Individual Stocks: The Basics
What are some important points to know when I invest in stocks?
According to experts at CNN/Money, you need to understand several important points when you begin to invest in stocks. A stock represents your ownership in a company, and also represents your ownership of assets, liabilities, and current and future earnings or profits of the company (and the perception of the possibilities of hitting these earnings targets). The stock market is a very diverse marketplace consisting of many entities that can be arranged and understood by several attributes, including the size of the company (measured by market capitalization), the sector in which it competes, and its type of growth pattern based upon historical performance, among many others.
The price of a stock at any given moment depends on a wide variety of factors, including earnings, especially for the long-term investor. It may also be influenced by the sentiment of its buyers and sellers, fear created by information about the company and its competitors, and macroeconomic news that may have an effect on the company’s performance. According to the same experts, since the 1940s, stocks (as compared against bonds, cash, real estate, and other savings choices) provide for nearly a 10% return over the long term, better than most other investment choices. It is important to note that the performance of any one individual stock does not represent the overall performance of the market. A great individual stock may beat an index over time, but may also decline even when the market in general is booming.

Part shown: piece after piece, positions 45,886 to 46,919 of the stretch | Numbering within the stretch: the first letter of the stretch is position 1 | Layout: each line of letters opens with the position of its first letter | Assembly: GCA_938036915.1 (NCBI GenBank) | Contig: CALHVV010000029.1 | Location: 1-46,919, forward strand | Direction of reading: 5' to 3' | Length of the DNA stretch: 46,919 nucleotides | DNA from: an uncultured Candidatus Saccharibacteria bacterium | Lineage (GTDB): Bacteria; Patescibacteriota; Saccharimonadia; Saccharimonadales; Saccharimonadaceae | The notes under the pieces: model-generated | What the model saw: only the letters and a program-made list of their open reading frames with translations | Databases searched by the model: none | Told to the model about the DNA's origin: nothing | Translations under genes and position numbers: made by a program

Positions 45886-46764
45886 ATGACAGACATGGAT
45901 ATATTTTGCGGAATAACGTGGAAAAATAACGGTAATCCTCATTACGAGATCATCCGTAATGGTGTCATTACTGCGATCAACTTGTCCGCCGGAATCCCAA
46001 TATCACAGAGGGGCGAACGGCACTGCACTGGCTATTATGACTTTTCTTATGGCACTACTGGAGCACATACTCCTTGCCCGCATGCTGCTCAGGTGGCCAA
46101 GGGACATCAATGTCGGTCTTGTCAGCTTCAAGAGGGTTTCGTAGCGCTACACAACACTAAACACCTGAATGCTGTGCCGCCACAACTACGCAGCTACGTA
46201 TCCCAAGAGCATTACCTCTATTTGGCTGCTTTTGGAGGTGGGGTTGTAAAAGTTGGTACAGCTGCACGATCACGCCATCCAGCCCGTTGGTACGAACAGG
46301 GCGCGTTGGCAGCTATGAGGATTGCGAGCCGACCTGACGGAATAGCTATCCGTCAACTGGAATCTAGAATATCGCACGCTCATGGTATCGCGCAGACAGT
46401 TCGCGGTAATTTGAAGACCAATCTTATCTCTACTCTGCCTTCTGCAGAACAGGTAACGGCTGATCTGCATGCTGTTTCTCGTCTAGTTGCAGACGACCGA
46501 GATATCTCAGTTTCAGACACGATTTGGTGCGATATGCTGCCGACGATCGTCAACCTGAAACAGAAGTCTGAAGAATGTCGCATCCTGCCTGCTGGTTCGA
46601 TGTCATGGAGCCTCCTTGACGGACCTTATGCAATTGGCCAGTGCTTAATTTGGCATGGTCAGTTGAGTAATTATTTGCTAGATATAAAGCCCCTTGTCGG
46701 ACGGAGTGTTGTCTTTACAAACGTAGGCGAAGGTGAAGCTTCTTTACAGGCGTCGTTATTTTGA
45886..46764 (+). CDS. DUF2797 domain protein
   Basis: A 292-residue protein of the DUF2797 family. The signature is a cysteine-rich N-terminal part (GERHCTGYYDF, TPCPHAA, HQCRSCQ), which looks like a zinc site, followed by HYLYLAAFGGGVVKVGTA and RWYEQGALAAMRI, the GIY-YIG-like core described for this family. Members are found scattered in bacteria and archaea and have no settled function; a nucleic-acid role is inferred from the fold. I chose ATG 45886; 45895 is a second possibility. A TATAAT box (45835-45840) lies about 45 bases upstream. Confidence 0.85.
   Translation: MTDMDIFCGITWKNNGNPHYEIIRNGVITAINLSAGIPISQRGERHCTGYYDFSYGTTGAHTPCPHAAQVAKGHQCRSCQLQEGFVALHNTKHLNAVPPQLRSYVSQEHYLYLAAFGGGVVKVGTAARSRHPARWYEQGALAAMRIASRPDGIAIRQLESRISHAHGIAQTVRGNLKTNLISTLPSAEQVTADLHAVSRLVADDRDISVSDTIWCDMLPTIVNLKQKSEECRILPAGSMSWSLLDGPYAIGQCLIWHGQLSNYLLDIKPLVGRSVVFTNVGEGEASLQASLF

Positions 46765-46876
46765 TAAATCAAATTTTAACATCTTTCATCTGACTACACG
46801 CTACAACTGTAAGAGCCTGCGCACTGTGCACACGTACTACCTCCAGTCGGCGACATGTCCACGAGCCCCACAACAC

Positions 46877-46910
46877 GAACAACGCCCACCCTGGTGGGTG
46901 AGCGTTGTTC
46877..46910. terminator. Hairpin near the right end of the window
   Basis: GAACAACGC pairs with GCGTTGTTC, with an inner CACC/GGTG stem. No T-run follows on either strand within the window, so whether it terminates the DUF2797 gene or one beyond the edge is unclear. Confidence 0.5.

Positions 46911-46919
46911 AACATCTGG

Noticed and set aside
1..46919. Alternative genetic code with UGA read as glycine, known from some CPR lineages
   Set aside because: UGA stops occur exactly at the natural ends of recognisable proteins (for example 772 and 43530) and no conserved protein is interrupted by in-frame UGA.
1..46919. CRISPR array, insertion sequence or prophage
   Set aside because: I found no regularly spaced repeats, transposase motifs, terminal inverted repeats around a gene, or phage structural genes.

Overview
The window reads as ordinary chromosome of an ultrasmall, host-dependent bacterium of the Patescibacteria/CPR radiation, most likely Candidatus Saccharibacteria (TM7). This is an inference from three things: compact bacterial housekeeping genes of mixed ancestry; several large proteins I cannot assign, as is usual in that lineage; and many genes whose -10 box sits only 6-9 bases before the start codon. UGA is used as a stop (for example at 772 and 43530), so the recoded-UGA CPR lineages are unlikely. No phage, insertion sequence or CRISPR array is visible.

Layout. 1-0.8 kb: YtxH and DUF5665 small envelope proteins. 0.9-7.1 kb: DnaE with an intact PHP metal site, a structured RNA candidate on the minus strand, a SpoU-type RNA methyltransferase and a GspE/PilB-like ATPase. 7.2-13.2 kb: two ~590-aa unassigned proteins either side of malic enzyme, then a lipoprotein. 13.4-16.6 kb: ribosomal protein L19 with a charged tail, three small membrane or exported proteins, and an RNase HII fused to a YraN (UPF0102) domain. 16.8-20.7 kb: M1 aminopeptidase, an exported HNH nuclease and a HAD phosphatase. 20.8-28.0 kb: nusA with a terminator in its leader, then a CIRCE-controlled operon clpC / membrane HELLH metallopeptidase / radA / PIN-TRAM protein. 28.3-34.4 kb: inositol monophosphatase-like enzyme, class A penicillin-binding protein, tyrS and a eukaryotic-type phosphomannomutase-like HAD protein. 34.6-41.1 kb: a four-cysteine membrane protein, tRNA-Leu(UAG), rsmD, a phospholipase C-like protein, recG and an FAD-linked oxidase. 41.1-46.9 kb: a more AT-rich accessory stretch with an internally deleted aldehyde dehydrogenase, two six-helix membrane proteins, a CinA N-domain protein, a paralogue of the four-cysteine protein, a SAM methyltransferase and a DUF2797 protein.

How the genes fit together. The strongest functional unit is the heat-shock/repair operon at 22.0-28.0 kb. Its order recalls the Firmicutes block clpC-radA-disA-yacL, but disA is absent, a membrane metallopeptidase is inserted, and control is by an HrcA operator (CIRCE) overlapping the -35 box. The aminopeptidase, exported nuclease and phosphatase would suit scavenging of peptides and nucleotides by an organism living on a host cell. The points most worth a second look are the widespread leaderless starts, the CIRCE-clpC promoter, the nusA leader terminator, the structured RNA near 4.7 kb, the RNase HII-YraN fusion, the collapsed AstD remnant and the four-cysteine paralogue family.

Because of the dynamic nature of businesses and the marketplace, it is difficult to use a stock’s historical performance to gauge whether or not its value will continue to grow; even great companies run into unexpected problems. These unexpected occurrences may influence a stock’s price and value. Diversification of a portfolio seems to mitigate many risks. Furthermore, you should not judge a stock simply by looking at its price or the relative price in its sector or industry, because there are many fundamental factors that may contribute to a stock’s underlying price. For the long-term investor, it is better to buy and hold great stocks than to generate many short-term trades for a variety of expense-related reasons, such as short-term capital gains taxes, commissions on trades, and exposure to many market risks.